This green fluid, that is the source of life, is hidden below the earth, in the the roots of things waiting to burst forth in springtime with newness. Rain elicits this response. Hildegarde believed that humans draw forth this same green sap into our beings through the breath and the soul. The breath is the animating force, drawing in moisture and life.

Though Hildegarde was, of course, bound by the "science" and theology of her times, there is still great wisdom in many of her ideas. Let's try to apply some of them to our own lives:

Imagine where in your life you experience the dryness of ariditas. Where do you encounter complete lack of nourishment or anything to sustain you? Does any part of you resonate with this notion of barrenness and desiccation? Where have you become depleted in yourself and in your service to others? (Be sure to hold these dry and arid places with the utmost gentleness and compassion. This is not a time for judgement or self-criticism.)

Then, breathe the moist and verdant energy of veriditas into your body, your mind, your emotions and your spirit. Allow it to fill your being with life-giving greening power. Then exhale, letting go of all the dryness and releasing its hold on you. Do this for several minutes.

Now, allow yourself to consider these three questions for reflection adapted from Christine Painter:

1.  Where in your life do you experience the greatest dryness or ariditas?
2.  Where is the greening of life most abundant for you? What are the things which bring you most alive and in connection with the greening life force at work in the world?
3.  Could you make some time to immerse yourself in one of these activities, or some small aspect of it, this week?

As you can see, veriditas isn't just a reflection of the greenness of nature, it is reflective of the very state of our true, authentic selves. We each have the capacity to bring forth new life just as the earth brings forth greenness. Becoming more aware of the quality of greenness of the earth helps us to see where in our aridity we need new growth.

Friday, March 1, 2013

When Your Family Physician Retires...

I went to my family doctor for my biannual physical a few weeks ago and was surprised and just a little shaken to learn that he will be retiring from the practice component of his work this coming September. I had been expecting to hear this news sooner or later but the reality felt worse than the anticipation.

I felt a little as though I was a four-legged stool that had had one leg kicked out. I have known our physician since he was an intern at the teaching hospital in which I worked in the 70's and, over the years of my husband's life with and death from cardiomyopathy, we spoke by phone several times a week and he visited us at home for the three years that Derrick was confined to bed. Over tea and cookies after he'd examined his patient, we came to know him better and liked him all the more. He visited us in hospital during the last week of Derrick's life and both called to check on me after Derrick's death and attended his funeral. He has walked an intense portion of life's journey with us and I will miss him and his kind, steady, support.

I don't think that people generally reflect deeply upon the importance of their relationships with family physicians until they or someone they love is really ill or until those physicians are leaving or have already left. We certainly don't do that as a society, a fact demonstrated by the absence of research into the emotional impact of physician retirement on seriously and/or chronically ill patients and their care partners. And yet, that impact can be great, even destabilizing in some cases.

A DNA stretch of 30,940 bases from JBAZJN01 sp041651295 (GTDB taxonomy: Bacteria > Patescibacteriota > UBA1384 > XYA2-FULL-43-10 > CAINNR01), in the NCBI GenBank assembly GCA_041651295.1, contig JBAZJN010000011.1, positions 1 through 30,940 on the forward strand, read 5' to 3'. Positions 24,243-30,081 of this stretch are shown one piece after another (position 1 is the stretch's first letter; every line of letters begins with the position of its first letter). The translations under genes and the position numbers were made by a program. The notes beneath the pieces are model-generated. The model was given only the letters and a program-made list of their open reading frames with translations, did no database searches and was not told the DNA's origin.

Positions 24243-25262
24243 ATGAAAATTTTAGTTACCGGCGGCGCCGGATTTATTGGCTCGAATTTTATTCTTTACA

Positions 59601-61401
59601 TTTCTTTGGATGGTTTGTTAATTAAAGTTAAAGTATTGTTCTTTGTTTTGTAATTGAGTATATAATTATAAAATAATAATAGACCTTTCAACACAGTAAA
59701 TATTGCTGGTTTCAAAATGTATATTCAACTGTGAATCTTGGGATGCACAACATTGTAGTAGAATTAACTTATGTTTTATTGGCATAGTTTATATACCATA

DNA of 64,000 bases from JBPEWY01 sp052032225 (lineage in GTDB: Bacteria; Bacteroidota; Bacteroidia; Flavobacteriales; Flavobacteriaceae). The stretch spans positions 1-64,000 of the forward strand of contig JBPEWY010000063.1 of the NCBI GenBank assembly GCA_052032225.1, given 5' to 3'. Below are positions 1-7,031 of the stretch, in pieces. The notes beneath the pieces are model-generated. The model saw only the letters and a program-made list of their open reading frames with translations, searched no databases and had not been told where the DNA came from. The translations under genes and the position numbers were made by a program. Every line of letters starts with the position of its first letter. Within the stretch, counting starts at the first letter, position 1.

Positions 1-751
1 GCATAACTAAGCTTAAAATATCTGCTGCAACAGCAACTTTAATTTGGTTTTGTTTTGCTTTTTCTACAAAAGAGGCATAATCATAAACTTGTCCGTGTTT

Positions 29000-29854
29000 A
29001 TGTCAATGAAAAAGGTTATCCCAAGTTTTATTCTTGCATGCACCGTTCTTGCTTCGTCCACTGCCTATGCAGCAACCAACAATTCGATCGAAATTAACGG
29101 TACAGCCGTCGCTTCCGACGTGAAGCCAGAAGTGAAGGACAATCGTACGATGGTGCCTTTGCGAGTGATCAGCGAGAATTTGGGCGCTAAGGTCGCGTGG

As with any attachment, particularly a dependent one, the breaking of the physician-patient-family care partner relationship is a loss that evokes grief. In the case of patients and care partners already experiencing chronic sorrow and reduced social support, that grief can feel overwhelming. Even relatively short physician absences can evoke sadness, anger, anxiety and distress.

I remember when our physician played a game of hockey and badly injured his neck, requiring surgery and time off work for most of the last six months of Derrick's life. It was an enormous loss and source of concern for us - worry for our physician, himself; fear about loss of continuity of care and of all the facts rattling around in his head that I might or might not be able to remember on a given day; loss of his relatively easy availability, based on his belief that home palliative care was impossible without physician accessibility and home visits; and his willingness to entertain "outside the box" solutions for Derrick's longterm pain. His absence brought into sharp relief all the qualities with which he'd graced our lives over the years.

I think it is important that we make space to grieve the loss of such a significant relationship whenever a physician retires, is absent for a long period, or when a patient dies and the degree of contact with the care partner changes - space for the grief of physician, patient, and family care partner alike.

It matters that we give each other time to acknowledge the alteration in the previous pattern of life, to say goodbye, and to express unfinished business, concerns and gratitude - aside from all the administrative details. We need a chance to say what the relationship has meant to us. At it's best, the physician-patient-family care partner relationship is one of mutual care, compassion, learning and partnership - and, thus, one deserving of its grief.

So, as it draws to a close, I would like to take the opportunity to publicly acknowledge and thank Dale Stogryn, a fine man, a fine physician and an excellent medical educator, for a twenty-five year relationship of care, respect, compassion and great medicine. I am glad that you will continue with your work in medical education but those of us in your practice will be the poorer for your absence.